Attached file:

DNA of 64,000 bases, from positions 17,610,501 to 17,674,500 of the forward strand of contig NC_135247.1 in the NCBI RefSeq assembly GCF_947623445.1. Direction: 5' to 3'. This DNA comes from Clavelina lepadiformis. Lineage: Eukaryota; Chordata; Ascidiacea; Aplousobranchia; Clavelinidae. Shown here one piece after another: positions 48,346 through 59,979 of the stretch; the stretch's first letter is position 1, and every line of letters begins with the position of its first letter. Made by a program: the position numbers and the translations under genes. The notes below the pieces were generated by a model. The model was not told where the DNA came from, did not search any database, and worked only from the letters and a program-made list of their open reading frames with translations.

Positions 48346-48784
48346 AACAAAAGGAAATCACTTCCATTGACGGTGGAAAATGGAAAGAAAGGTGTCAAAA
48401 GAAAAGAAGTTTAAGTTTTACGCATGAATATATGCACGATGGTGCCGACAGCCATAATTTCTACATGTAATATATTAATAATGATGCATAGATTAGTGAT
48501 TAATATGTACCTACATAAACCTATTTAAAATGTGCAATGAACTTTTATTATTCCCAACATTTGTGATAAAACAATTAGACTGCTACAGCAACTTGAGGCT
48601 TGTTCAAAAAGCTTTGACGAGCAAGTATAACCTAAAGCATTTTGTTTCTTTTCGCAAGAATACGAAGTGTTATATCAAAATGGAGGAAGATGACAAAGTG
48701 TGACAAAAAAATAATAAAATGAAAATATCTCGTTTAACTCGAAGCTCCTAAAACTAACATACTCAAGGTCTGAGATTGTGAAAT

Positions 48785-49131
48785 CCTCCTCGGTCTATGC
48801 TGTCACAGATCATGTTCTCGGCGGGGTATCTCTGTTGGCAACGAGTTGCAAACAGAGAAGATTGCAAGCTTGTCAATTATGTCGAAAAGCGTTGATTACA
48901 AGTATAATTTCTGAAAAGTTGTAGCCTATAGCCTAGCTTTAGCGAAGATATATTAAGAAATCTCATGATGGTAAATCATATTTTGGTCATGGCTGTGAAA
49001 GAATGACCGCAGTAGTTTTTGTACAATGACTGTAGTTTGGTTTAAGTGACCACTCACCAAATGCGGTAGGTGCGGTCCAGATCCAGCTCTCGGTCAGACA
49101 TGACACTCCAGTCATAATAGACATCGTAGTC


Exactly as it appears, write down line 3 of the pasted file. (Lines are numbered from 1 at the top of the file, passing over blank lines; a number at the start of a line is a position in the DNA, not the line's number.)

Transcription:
48346 AACAAAAGGAAATCACTTCCATTGACGGTGGAAAATGGAAAGAAAGGTGTCAAAA